An American World War I soldier, whose disfigured face is reconstructed by Austrian plastic surgeons, returns home after twenty years, but no one recognizes him, his widow is married to another man, and his son is a grown young man.
The true story of Agnes Newton Keith's imprisonment in several Japanese prisoner-of-war camps from 1941 to the end of WWII. Separated from her husband and with a young son to care for she has many difficulties to face. Written by
Col Needham <firstname.lastname@example.org>
A 'Life' magazine article in 20 March 1950 states that there is more of a sympathetic portrayal in this film of the Colonel Suga (Sessue Hayakawa) character than compared with his depiction in the source memoir by Agnes Newton Keith. The article states that Suga saved Keith's husband Harry and was kind-hearted to their children. Paradoxically though, Agnes Newton Keith also hated Suga for the starvation, torture and degradation that he inflicted in the prisoner-of-war camp. See more »
Colonel Suga says he attended the University of Washington for four years and Agnes reveals that she attended Berkeley. Suga goes on to say that Cal "murdered" Washington's football team. However, Tatsugi Suga arrived at Washington in 1924 and during the next four seasons California never defeated Washington. Only one football game would fit Suga's description: a 33-0 loss in 1933. See more »
Agnes Newton Keith:
Six-degrees north of the Equator, in the heart of the East Indies, lies Sandakan, the tiny capital of British North Borneo. In Sandakan in 1941, there were 15 thousand Asiatics, 79 Europeans, and 1 American. I was the American. My name is Agnes Keith. I was born in Oak Park, Illinois, and graduated from the University of California at Berkeley. My husband is Harry Keith, a colonial official of British North Borneo. Borneo became my home when Harry and I were married. And it was in ...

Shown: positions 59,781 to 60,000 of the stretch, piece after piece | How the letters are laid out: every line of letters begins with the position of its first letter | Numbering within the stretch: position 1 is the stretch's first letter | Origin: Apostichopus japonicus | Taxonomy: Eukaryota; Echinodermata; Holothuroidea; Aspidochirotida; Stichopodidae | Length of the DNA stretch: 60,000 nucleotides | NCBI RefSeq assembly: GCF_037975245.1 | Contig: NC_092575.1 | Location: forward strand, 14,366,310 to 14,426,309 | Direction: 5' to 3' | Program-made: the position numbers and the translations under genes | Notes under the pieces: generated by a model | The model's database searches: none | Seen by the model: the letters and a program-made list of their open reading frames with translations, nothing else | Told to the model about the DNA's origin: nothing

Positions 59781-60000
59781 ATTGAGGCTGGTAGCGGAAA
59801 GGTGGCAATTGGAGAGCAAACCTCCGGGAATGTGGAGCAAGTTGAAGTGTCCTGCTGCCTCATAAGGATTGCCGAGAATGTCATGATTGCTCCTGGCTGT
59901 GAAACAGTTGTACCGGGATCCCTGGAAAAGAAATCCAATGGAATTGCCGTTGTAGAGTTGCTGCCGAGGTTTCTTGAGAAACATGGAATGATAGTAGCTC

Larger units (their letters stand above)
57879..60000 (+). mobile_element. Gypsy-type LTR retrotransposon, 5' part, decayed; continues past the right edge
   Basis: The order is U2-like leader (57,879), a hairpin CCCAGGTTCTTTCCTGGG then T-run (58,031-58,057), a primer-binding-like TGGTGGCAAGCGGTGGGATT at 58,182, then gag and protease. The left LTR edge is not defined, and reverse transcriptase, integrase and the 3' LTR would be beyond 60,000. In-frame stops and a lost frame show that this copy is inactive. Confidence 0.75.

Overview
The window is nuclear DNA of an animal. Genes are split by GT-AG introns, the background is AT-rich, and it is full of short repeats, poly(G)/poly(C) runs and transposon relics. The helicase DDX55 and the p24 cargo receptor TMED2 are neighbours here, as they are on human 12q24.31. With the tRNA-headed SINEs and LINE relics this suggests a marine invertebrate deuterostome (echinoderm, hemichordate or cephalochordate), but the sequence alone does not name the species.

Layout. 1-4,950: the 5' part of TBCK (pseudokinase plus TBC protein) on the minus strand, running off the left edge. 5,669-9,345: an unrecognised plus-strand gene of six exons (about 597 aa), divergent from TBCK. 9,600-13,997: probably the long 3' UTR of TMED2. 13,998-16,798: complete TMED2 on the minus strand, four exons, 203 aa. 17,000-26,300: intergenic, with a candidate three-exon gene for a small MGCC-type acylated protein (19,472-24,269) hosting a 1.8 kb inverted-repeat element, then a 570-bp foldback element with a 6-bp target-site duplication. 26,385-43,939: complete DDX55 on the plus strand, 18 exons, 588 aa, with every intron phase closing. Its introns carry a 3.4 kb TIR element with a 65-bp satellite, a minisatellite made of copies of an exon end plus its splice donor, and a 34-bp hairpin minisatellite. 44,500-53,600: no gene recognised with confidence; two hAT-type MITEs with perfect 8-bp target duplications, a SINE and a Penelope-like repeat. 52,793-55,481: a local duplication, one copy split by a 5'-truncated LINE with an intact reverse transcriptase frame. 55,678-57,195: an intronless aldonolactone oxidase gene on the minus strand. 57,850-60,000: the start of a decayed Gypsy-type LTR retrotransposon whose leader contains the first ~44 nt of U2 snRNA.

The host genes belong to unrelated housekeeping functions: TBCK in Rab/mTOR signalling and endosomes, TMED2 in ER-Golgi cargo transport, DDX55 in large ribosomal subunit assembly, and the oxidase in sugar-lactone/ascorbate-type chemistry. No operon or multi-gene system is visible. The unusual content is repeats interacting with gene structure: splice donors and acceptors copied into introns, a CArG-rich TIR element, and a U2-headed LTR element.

See more »
Always enjoyed the great acting of Claudette Colbert,(Tomorrrow Is Forever",'46 and especially her role in this picture as Agnes Keith, who is captured along with her husband and son in a Japanese prisoner-of-war camp during WW II and towards its Victory. This film clearly shows how people in our past Wars were treated by their captives during this terrible time in American History. Agnes Keith is a successful writer and is admired by a Japanese Colonel who enjoyed her writings and even asks her for an autographed copy of her books. However, once the Colonel turns his back, all Hell breaks loose. Hollywood did a great job of trying to show the American Public what horrors went on in this Prisoner Camp and others during the entire war in the Pacific, which is quite mildly accomplished. War creates monsters out of many people and the opportunity to seek power over other human beings is an on going struggle in this world. After viewing this picture I became very interested in this subject and read,"The Rape of Nanking", by Iris Chang. This is definitely a great film that should be view by many generations in the future.
17 of 22 people found this review helpful.
Was this review helpful to you?
| Report this